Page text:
Adams ran for re-election in 1800, once again against Thomas Jefferson. In mid-December, the votes of South Carolina's electors (there was no popular vote at this time) were finally returned, and the votes gave Jefferson and his vice-presidential candidate, Aaron Burr, a majority of the electoral votes (73-65). Because Jefferson and Burr achieved the same number of electoral votes, the presidential election of 1800 was sent to the House of Representatives, which votes by state. The New York Federalist Alexander Hamilton preferred Jefferson to Hamilton's great rival Burr, but the House remained deadlocked (8 states in favor of Jefferson, 6 for Burr, and 2 states abstaining because they were equally divided) for 35 votes. On February 17, on the 36th vote, Jefferson won a majority of states. Jefferson became President on March 4, Burr became Vice-President and an outcast from his party, and Hamilton and Burr would duel in Weehauken, New Jersey in 1804, resulting in Hamilton's death. While the House debated the Presidency, John Adams nominated John Jay to the position of Chief Justice of the Supreme Court, succeeding Oliver Ellsworth, who had resigned. When Jay declined, Adams nominated Marshall on January 20. Marshall took the commission to the office of Chief Justice on February 4, while remaining Adams's Secretary of State.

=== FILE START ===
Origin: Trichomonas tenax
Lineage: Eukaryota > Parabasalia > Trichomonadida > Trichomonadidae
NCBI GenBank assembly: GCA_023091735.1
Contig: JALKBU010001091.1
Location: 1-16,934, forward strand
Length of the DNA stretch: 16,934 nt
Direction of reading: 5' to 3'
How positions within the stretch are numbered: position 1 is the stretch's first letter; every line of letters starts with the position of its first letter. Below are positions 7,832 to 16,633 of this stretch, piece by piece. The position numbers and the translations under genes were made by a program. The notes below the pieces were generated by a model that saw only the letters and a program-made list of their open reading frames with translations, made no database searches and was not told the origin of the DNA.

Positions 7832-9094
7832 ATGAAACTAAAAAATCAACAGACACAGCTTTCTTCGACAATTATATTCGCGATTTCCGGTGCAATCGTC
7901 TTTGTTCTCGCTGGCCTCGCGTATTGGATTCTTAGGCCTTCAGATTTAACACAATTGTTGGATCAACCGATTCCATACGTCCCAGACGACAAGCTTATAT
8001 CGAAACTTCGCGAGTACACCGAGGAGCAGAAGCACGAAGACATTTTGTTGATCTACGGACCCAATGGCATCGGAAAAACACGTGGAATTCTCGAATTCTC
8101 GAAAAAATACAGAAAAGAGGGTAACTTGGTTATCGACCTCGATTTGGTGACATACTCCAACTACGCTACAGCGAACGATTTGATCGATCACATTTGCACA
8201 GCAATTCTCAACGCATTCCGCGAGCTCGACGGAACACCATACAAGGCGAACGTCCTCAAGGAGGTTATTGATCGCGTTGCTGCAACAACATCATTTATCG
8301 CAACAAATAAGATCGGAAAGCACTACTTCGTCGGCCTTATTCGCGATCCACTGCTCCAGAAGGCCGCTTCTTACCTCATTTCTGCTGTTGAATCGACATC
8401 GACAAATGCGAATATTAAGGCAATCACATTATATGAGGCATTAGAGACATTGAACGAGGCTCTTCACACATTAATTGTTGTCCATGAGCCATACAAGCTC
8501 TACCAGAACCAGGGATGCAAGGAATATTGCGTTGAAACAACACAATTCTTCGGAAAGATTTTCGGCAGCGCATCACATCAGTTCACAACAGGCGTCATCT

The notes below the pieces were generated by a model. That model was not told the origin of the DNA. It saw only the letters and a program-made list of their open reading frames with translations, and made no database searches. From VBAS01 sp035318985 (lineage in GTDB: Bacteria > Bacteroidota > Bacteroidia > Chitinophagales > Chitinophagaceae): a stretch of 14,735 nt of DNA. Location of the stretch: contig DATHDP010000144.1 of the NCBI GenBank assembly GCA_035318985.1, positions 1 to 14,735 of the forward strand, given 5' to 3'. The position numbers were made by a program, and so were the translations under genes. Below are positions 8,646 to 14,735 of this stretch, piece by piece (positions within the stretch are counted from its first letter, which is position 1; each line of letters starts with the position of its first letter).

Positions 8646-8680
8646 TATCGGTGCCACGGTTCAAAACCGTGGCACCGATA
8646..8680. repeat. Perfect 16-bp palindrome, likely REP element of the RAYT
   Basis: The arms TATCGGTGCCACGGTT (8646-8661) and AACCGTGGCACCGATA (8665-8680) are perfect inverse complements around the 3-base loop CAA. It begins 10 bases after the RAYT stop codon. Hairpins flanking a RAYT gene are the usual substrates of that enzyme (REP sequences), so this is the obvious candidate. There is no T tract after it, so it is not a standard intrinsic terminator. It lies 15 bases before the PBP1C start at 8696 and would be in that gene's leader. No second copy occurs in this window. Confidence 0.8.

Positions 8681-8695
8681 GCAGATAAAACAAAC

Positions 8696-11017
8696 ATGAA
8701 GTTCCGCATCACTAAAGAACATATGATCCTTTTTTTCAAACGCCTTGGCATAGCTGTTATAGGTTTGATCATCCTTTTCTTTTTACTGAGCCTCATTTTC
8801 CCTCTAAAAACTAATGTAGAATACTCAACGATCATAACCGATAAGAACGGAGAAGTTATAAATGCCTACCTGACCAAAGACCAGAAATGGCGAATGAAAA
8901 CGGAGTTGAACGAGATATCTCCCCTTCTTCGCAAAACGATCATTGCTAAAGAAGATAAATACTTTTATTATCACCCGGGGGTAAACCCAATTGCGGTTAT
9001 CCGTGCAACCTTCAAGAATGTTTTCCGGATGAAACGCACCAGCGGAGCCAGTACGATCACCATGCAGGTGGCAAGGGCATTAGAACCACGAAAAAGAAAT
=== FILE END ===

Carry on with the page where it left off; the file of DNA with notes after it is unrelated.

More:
In the last days of the Adams administration, Congress passed, and Adams signed into law, the Judiciary Act of 1801. The Act reduced from 6 to 5 the number of Supreme Court justices (to be effective upon the next vacancy), eliminated existing circuit courts and the duty of Supreme Court Justices to hold court in the circuits when the Court was not in session (called circuit riding), and created new circuit courts, to which 16 new judges were appointed. It also expanded the jurisdiction of the federal courts. Jeffersonian Republicans intensely disliked this bill, and in January 1802, as a new session of Congress opened, a bill to repeal the Act was introduced. Shortly before that, on December 16, 1801, Charles Lee requested the Court issue an order to James Madison, Jefferson's Secretary of State, to show cause (that is, to explain in law) why a writ of mandamus (an order requiring that a nondiscretionary duty be performed) should not be issued by the Court. In addition to the Judiciary Act, the lame duck Federalist Congress enacted the District of Columbia Judges Act on February 27, 1801. On March 2 and 3, judges were nominated pursuant to both Acts and were confirmed. When Jefferson took the oath of office at noon on March 4, 1803, some of the commissions signed by John Adams had not been delivered. (Interestingly, it was the job of the Secretary of State, Marshall himself, to deliver the commissions.) One of those persons whose commissions was not delivered was William Marbury, and it was on Marbury's behalf that Charles Lee requested the show cause order. In March 1802, the Congress repealed the Judiciary Act of 1801, and also abolished the December and June terms of the Court. The repeal shifted the Court to one term (or session) per year, in February (before the 1801 Act, the Court met twice a year, its terms in February and August), which meant the Court would not meet again until February 1803, a gap of 14 months.